Question 1: PowerPointlessness in "How Teachers Learn Technology Best" by Jamie McKenzie
It is basic that if the technology is not well put in place in the education system, the students success stands at jeopardy. Teachers are subjects to be the primary influencing factor on how they students grasp the concept. According to McKenzie (2001), powerpointless is the limitation that teachers transfer to their students through limited learning on technology application. The shortcoming is further transported to the world through inconsistency of appropriate application of concepts by the students in the job market.
McKanzie (2001) put forth several approaches to help avoid the problem. McKanzie asserts that the problem can be prevented by enhancing better teaching models. For example, emphasizing on the need to combine presentation software and other reportings and writings so as to persuade and enlighten on their concepts. The students presentations should highlight on their ideas and logic (McKanzie, 2001). Furthermore, their delivery should be more dramatic so that the encountered challenges are addressed with ease. The teachers should enhance their delivery skills so that it is more on sufficient evidence and example that set a clear understanding.
Question 2: The Barriers Preventing Teachers from using CALL based on the study carried out by Egbert et al., 2002.
According to Joy Egbert et al. (2002), the assimilation of the CALL technology has taken the course. However, the adaptation of the technology has been limited by several factors. The research findings hold that the teachers applying CALL are the ones who had some previous experience before taking the course. Among the main reasons prohibiting the application of the technology are the lack of adequate support, limitation by time, and the lack of resources (Egbert et al., 2002). Additionally, it is argued that the teachers are not incorporating the new learning techniques with the advanced technologies (OBryan, 2008). The accrued reason for the limitation is the fact that the teacher's coursework on CALL course is not in line with the current needs. Therefore, teachers would never teach what they do not know or have minimal knowledge. I would, therefore, conclude that the primary limiting factor is the devoid of the coursework and classroom. In as much as the teacher may be willing to put in practice the technological training, the class course work does not capacitate the implementation.
Question 3: How to Learn from World Practitioner as a Call Practitioner
Professional technology teachers still have the capacity to further their skills and knowledge in the field even after completion of the course. I would advocate that every teacher should form a firm ground on enriching their skills. Although one may perceive to have grabbed the concepts on coursework quite comprehensively, there is always room for improvement and adjustment (Hubbard, 2015). It is common that many class work and school programs do not have a support program for enhancing the teachers skills on technology CITATION Hub09 \l 1033 (Hubbard, 2009). It is thus paramount that a teacher should seek assistance from world practitioners so as to improve their abilities (Kessler, 2006).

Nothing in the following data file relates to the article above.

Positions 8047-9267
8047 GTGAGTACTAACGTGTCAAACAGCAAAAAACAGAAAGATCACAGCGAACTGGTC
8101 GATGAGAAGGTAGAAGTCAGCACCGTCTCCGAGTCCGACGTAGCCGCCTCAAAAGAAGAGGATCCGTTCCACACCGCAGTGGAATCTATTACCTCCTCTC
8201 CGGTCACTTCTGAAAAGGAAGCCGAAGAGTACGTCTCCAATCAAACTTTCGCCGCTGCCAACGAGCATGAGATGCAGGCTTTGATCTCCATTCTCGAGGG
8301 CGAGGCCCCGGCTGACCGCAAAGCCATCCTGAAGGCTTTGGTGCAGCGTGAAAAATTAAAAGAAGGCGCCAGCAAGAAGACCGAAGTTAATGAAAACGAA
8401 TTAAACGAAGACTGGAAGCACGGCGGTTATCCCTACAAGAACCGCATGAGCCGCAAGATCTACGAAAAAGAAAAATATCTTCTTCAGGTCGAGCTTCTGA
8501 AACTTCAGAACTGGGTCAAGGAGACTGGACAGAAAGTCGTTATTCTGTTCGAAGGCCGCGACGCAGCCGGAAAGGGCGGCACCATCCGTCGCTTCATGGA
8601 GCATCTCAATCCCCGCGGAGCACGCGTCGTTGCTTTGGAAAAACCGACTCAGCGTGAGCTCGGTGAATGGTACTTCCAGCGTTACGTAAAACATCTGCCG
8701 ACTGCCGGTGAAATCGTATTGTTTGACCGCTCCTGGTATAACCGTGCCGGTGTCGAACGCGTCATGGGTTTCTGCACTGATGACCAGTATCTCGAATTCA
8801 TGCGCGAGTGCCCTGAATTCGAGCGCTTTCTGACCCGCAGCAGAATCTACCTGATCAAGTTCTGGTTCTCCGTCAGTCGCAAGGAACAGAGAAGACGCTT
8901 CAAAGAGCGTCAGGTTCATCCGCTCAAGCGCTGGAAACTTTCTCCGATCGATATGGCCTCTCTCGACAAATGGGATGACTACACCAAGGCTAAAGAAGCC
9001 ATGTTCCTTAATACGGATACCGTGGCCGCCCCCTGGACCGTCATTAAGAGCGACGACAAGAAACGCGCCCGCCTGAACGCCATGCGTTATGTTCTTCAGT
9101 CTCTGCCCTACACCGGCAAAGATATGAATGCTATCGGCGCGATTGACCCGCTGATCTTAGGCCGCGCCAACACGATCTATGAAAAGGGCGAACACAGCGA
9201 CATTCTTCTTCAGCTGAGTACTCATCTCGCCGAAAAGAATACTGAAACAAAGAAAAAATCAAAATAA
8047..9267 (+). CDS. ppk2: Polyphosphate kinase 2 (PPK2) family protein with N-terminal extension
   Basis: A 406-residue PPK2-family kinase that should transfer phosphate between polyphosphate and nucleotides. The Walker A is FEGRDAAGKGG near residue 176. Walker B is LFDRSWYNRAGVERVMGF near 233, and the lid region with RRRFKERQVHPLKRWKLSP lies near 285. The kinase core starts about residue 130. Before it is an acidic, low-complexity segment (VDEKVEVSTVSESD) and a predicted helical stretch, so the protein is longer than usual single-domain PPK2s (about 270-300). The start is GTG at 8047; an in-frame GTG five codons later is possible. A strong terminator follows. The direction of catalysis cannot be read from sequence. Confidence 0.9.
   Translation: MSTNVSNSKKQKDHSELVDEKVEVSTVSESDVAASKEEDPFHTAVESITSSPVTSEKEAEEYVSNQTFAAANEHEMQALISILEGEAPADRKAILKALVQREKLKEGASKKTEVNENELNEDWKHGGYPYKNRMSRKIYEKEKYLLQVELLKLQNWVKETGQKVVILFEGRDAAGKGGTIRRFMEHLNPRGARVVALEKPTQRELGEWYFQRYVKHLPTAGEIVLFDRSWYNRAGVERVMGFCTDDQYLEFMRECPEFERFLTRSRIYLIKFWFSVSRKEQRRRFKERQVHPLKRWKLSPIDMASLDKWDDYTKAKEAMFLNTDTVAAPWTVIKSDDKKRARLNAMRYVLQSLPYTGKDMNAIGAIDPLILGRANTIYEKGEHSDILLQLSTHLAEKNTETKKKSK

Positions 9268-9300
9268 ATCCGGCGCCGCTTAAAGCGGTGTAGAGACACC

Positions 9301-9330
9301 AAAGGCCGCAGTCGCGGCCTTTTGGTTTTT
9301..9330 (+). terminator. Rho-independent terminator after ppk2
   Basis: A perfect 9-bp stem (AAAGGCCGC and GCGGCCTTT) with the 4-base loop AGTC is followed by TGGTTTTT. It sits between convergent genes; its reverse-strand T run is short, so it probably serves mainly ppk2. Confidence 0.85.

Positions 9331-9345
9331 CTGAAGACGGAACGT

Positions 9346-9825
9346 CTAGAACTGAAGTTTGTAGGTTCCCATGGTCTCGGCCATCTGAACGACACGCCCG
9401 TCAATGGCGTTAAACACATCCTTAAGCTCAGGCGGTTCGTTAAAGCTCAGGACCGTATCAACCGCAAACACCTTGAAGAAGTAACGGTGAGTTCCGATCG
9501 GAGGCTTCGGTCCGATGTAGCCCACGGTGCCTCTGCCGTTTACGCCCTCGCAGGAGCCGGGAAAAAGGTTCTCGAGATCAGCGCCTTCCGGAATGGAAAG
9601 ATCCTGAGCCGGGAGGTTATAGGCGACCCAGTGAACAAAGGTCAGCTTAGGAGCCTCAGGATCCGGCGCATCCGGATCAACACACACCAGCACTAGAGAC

My opinion on strengthening the skills and knowledge would be more anchored in books, online research, and professional bodies. A single coursework is not sufficient for a tutor to have full capacity on teaching and implementation. Continued personal research from books, the web, and professional organizations will offer adequate and resourceful knowledge on the same (Kessler, 2006). However, the resources have a limitation. The resources do not give a comprehensive guide on which are the most essential and valuable skills on school programs. Consequently, it is common to find schools have different concepts due to the diversity.
BIBLIOGRAPHY \l 1033 Egbert J., M. &. (2002). The Impact of Call Instruction on Classroom Computer Use: A foundation far Rethinking Technology in Teacher Education. Language and Learning Technology. Retrieved 12 26, 2016, from http://llt.msu.edu/vol6num3/pdf/egbert.pdf
Hubbard, P. (2009). Computer Assisted Language Learning Programs: Critical Concepts in Linguistics. London & Newyork: Routledge.
Hubbard, P. (2015). An Invitation to CALL: Foundations of Computer-Assisted Language Learning. Lingustic Department, Stanford University.
Kessler, G. (2006). Assessing CALL Teacher Training: What Are We Doing and What Could We Do Better? ResearchGate.
Mckanzie, J. (2001). How Teachers Learn Technology Best. The Educational TechnologyJournal.
OBryan, A. (2008). Providing Pedagogical Learner Training in CALL: Impact on Student Use of Language-Learning Strategies and Glosses. CALICO JournaL.
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